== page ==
A two performance art event curated by Mica Dvir and Adi Liraz
In both works two artists collaborate in a search, while performing, to define or to undefine their bodies, the spaces around them and the audience, through differences, similarities, memories, boundaries and imagination.
Raffi Lavie, 1987, Acrylic, pencil, collage on plywood,120X120 Courtesy of Givon Art Gallery, Tel Aviv
This exhibition aims at setting up a brief historiography of the body as it is perceived, represented and manifested by Israeli artists from the 1950s until today. On view are works from some of Israel’s most known artists together with a selection of contemporary Israeli artists residing in Berlin. The works of Moshe Kupferman (1926 – 2003) and Lea Nikel (1918 – 2005) are our starting point, chronologically. Like many of their contemporaries they were engaged in an abstract discourse avoiding any direct representation. Kupferman’s paintings are an on-going process of marking and erasing, thus constructing a timespace machine whose generator and scale is the basic move of the painter’s hand. In Nikel’s case the body is transﬁgured into abstract forms. Possible ﬁgures, emotions and inner situations are shaped into colors and spatial relationships.
A two- performance event curated by Mica Dvir and Adi Liraz
Two female artists confront topics such as the industrial revolution(s) and colonialism from a global western perspective. They explore the way these topics are carried in our collective memory and consciousness, from a critical point of view.
In both pieces, the artists examine their practices in collaborations with sound artists.
Israel’s musical and political underground of the 1980s, emerging on the background of the First Lebanon War (1982) and the first Plaestinian Uprising (1987), is the subject of Avi Pitchon’s personal book. Pitchon not only witnessed key events in the development of the local punk scene, he was also involved himself in it – forming the first political punk bands in Israel, as well as initiating groups like “Pacifist Youth”. In his book, Pitchon describes a wide inventory of political acts and groups, bands and scenes, albums and individuals, most of which previously undocumented. His starting point might surprise German readers, as he describes the appearance of German disco band Dschinghis Khan in the Eurovision Song Contest of 1979 (taking place in Jerusalem) as the life-changing event taking him on a path that very quickly arrived at punk.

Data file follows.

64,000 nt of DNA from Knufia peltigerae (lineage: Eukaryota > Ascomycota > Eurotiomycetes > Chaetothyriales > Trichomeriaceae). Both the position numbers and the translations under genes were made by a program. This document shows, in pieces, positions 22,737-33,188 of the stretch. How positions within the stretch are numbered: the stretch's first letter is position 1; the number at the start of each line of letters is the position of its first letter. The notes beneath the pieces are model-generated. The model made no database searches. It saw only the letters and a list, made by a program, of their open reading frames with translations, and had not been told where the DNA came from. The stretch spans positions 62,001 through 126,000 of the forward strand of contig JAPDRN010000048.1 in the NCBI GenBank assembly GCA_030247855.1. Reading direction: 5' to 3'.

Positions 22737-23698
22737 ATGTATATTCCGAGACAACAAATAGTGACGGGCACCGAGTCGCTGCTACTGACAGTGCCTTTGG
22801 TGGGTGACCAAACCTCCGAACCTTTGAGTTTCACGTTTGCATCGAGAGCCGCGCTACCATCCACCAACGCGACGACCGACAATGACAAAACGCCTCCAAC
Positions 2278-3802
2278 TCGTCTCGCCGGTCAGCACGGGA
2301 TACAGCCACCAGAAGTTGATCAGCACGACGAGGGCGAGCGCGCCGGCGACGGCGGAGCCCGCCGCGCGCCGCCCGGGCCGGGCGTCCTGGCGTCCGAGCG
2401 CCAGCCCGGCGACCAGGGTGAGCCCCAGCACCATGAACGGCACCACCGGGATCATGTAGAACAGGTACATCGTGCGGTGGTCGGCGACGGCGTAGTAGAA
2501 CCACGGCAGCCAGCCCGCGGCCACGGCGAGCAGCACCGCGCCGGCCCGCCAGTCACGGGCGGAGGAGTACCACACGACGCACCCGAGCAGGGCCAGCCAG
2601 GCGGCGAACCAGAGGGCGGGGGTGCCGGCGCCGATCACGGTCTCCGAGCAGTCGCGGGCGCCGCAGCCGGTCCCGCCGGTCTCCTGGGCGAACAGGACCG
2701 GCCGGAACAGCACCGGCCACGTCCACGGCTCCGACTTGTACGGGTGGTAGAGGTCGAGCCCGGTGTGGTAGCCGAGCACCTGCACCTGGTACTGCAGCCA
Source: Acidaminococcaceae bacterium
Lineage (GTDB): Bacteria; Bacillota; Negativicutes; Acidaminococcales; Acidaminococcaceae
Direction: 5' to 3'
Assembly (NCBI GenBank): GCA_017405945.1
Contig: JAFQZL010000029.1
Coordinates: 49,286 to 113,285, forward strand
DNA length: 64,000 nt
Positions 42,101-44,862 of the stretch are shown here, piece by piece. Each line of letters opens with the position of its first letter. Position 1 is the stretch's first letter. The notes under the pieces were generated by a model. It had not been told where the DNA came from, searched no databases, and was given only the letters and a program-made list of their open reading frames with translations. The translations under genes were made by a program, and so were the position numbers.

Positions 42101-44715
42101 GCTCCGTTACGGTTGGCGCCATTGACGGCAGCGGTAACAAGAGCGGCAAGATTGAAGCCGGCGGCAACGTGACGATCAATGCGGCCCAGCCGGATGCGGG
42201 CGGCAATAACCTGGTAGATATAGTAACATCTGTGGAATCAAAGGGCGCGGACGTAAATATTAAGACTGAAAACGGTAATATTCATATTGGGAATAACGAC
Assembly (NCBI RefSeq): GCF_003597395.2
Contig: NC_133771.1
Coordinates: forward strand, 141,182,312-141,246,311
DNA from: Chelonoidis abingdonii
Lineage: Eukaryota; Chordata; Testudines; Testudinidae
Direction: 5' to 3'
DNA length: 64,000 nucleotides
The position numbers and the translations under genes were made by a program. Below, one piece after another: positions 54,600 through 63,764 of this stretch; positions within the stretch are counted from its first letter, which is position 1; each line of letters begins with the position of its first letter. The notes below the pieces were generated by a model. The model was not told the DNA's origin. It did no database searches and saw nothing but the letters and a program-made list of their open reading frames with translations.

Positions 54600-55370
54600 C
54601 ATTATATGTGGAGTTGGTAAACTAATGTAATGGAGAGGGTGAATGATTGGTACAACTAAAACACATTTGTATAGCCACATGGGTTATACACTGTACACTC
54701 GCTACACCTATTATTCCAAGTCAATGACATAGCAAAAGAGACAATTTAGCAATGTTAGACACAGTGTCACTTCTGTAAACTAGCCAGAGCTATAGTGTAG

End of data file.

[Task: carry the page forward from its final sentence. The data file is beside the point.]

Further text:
Art is not mimetic. Art is not ‘about’ stuff. Art has no role. Art does not ‘ask questions’. People might do those things, sometimes even people who are artists. But not their art, even if they think it does, even if that was their intention.
Were one to be dramatic, they would decree art the pre-Tower-of-Babel mother tongue (thus terming it ‘autonomous’ misses its essence as all-encompassing source), and politics not even one letter within it. They would point out an iceberg that, in contemporary discourse, had thus been forced to balance on its tip. A dangerous balance indeed. But for now, let’s pretend that all we’re saying is that art and politics are simply two different languages, a distinction too often forgotten in the aforementioned discourse.
The exhibition of photographs and installations entitled Art Without Borders, curated by Shirley Meshulam, recognizes the principles inherent in reality while employing its wide range of images.
The participating artists include: Alona Harpaz, Daniel Tchetchik, Hannah Shaviv, Amira Kasim Ziyan, Eitan Buganim, Ilia Yefimovich, Sigal Kolton, Orly Feldheim, Israeli and Palestinian newspaper photographers Gil Nechushtan, Mahfouz Abu Turk and the sculptor Osama Zatar. They, like their counterparts, also focus real events and the images they project; in addition to providing personal critical viewpoints. Continue reading →